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Rider Insider: Becoming a Real Rider

What experience made you'd finally become a real horseperson?

November 6, 2013

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Trail RidingThere's a popular notion in the equestrian world that you're not a real rider until you've fallen off 10 times. Or is it three times? Either way, if you hang out with enough horse people, you've probably heard some variation of this old adage. Maybe it's just something that riding instructors and other experienced equestrians say to comfort newbies after they've met the dirt for the first time, but it does make some sense. You can sit on an old trail-string pony and wander around for days, but you've hardly earned your stripes until you've reached beyond that comfort zone.

There's much more to equestrianism than staying in the saddle (or not.) Chances are, when you fell off that third (or tenth, or hundredth) time, you didn't jump up off the ground feeling like you'd suddenly made it. However, maybe there was a lightbulb moment when you realized you weren't just a beginner, dabbling in this horse thing. Was it the first time you were able to groom, tack up, ride and cool out a horse without having to ask for help? Did it come somewhere later on down the line when you were able to act confidently to help a sick or injured horse? Was it when other riders at your barn started asking you for help or advice instead of the other way around?

All riders are growing, learning and improving as long as they keep working with horses. It's a process that never ends. But unless you were born into the horse world, you can probably look back at a time when you had no idea what you were doing around a horse, and see how you've progressed from them. What was the experience or event that made you realize that you had become a true rider or horseperson? Click Submit a Comment below and tell us about it. Some of the editors' favorite responses could be featured in a future issue of Horse Illustrated!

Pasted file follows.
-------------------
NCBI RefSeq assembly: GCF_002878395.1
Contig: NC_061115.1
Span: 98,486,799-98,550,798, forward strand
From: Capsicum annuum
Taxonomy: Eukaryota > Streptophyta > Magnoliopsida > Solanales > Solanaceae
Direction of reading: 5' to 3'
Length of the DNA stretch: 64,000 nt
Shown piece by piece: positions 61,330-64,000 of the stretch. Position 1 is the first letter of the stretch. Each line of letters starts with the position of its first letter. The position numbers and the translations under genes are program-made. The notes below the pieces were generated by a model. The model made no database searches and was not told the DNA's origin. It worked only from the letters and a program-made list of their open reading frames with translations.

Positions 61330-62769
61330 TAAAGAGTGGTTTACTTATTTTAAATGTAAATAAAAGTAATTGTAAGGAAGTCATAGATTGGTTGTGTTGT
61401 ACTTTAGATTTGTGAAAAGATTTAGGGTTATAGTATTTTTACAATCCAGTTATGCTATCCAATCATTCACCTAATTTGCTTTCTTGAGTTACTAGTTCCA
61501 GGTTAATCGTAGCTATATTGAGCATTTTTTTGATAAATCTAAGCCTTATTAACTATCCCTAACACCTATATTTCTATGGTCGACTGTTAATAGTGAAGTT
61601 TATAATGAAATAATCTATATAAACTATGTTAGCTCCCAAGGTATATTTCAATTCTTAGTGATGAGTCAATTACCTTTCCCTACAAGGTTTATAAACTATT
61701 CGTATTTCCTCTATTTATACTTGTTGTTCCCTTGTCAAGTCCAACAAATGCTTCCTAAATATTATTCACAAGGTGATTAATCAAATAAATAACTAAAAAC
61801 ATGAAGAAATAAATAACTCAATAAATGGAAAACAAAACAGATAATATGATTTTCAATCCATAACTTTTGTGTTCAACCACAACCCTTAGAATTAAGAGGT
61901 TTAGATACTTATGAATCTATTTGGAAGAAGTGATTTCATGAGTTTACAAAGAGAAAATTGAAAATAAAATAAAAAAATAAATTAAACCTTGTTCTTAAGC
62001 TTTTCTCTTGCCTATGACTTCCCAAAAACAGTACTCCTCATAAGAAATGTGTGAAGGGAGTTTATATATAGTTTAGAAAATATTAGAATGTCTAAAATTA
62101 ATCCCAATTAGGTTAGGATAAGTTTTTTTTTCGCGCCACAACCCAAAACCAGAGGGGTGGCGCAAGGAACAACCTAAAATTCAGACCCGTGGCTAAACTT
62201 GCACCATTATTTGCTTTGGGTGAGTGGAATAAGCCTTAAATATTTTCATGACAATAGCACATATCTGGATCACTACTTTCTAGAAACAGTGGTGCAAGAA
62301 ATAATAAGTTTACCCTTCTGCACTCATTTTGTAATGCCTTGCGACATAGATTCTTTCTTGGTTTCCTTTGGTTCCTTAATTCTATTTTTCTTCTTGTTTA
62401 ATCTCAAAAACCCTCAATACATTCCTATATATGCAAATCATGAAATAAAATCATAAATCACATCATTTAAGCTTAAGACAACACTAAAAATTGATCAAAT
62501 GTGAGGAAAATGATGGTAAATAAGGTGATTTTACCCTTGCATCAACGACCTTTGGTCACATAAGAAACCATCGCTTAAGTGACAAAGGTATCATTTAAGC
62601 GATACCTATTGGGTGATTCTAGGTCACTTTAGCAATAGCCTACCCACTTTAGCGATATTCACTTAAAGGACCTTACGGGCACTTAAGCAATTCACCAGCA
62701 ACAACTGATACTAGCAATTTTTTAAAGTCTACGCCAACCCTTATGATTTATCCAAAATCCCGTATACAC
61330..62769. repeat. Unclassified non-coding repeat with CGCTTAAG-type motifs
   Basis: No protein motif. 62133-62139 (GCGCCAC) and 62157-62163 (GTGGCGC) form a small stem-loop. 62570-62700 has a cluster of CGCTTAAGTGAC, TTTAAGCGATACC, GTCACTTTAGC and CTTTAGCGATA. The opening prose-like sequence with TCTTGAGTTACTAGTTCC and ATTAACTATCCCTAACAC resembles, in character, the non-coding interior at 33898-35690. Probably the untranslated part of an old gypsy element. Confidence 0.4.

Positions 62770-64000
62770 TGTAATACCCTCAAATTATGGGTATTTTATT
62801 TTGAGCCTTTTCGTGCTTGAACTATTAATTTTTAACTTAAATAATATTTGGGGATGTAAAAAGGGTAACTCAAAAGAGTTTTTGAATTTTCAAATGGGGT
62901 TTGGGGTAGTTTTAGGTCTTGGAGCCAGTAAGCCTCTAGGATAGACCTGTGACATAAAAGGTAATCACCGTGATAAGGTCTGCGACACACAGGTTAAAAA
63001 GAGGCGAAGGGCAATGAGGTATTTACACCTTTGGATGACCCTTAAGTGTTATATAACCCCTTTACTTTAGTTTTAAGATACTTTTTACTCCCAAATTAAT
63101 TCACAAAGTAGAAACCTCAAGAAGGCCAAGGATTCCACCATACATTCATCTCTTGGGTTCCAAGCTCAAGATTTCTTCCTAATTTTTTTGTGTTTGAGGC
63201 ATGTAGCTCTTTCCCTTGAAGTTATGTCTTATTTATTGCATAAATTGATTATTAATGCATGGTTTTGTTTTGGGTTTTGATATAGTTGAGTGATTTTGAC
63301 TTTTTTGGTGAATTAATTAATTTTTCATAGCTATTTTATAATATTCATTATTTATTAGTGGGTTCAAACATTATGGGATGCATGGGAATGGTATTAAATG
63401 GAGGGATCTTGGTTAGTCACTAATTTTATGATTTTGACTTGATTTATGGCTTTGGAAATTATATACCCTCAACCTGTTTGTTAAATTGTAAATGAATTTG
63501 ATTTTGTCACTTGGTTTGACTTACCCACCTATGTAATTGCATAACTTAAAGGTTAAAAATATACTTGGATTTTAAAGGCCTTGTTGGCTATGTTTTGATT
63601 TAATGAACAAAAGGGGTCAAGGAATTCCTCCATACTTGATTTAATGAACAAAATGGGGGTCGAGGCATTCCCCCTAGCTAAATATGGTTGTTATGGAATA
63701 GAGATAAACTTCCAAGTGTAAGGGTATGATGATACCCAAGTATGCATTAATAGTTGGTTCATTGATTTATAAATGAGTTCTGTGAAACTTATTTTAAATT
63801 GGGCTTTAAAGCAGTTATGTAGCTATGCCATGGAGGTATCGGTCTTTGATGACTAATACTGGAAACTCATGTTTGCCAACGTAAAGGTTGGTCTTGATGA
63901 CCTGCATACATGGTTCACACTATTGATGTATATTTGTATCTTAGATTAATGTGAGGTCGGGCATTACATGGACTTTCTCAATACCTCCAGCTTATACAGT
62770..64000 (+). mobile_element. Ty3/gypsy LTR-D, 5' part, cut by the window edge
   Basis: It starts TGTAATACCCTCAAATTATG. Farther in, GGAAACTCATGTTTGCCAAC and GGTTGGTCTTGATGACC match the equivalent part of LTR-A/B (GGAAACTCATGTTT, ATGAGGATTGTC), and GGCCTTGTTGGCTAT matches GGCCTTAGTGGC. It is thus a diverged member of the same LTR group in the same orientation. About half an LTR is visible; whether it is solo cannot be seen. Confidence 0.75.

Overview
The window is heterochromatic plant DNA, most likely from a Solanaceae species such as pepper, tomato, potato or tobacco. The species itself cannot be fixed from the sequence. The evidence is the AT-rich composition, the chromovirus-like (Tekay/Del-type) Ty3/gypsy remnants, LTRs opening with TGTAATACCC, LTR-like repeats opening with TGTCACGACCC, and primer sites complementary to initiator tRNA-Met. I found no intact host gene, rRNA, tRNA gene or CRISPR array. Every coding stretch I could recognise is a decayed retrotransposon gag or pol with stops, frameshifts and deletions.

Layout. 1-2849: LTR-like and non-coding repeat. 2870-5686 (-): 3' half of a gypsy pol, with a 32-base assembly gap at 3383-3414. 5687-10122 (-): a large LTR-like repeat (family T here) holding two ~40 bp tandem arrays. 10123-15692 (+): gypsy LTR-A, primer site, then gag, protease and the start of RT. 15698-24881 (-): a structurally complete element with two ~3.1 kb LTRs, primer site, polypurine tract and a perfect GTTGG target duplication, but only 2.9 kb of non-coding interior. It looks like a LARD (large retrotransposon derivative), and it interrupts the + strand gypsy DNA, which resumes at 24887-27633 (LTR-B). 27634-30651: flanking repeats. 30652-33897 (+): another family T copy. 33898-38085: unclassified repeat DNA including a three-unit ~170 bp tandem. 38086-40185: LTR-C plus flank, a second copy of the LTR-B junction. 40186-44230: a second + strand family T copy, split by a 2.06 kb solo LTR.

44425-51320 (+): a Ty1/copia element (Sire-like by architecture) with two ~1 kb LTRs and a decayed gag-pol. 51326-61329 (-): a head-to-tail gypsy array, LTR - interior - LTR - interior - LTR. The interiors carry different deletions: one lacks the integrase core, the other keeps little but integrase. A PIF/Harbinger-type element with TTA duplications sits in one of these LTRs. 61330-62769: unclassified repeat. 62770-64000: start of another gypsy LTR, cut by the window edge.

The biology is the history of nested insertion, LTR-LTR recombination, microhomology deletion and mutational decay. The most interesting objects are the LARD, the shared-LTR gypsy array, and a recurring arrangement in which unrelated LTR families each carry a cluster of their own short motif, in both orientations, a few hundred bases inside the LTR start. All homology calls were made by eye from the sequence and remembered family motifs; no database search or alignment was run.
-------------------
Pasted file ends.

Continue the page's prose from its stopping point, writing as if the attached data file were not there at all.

This month, Noble Equine is sponsoring the Rider Insider column in Horse Illustrated with a prize for the selected featured response. If you'd like to be considered for a prize, make sure to include your contact info in the email field of the comment form (emails will not be publicly displayed.)

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Reader Comments

Nicole    Arab, AL

1/22/2015 3:58:37 PM

I think I became a real rider the first day my horse ever stood for the farrier without being tranquilized or ear twitched. It took two years of training, every day.

Erin    Northfield, MN

5/31/2014 4:06:59 PM

The moment when I felt like a real rider came about three years after I started riding. During those first three years, I understood go and whoa, I could make a horse walk trot and canter, jump, and I could perform several figures and lateral movements. However, I didn't fully understand the essence of dressage (my primary discipline). However, in the summer of my third year of riding, it clicked. I understood the concept of being on the bit, and the idea of rounding up your horse and driving him in to a soft contact with your hands by using your legs. I knew exactly what part of my body to use and when to use it to get the results I wanted. Horseback riding became more than just pointless maneuvers, but a true art.

Magda    Ithaca, NY

5/14/2014 6:44:22 PM

My greatest goal as an equestrian has always been about the bond between horse and rider. Every time I feel the bond between myself and the horse that I ride grow, I know that we'll do better in the arena with communication and working as one, but most importantly, we'll have more fun. Every time I see the trust in my horse's eyes, I know I have taken a step in the equestrian world, and gained a friend for life.

Maggie    Fredericksurg, VA

1/27/2014 1:29:35 PM

I felt like a real rider when I got back on a horse after a broken vertebrae in my back (not riding related) after two years of healing and not riding in those two years, and even after 11 years of riding, I knew that was when I became a real rider, and I again felt like a real rider when I decided that even though my trainer told me I was one of the better riders at this barn, that I didn't belong there, and found another barn to perform for.

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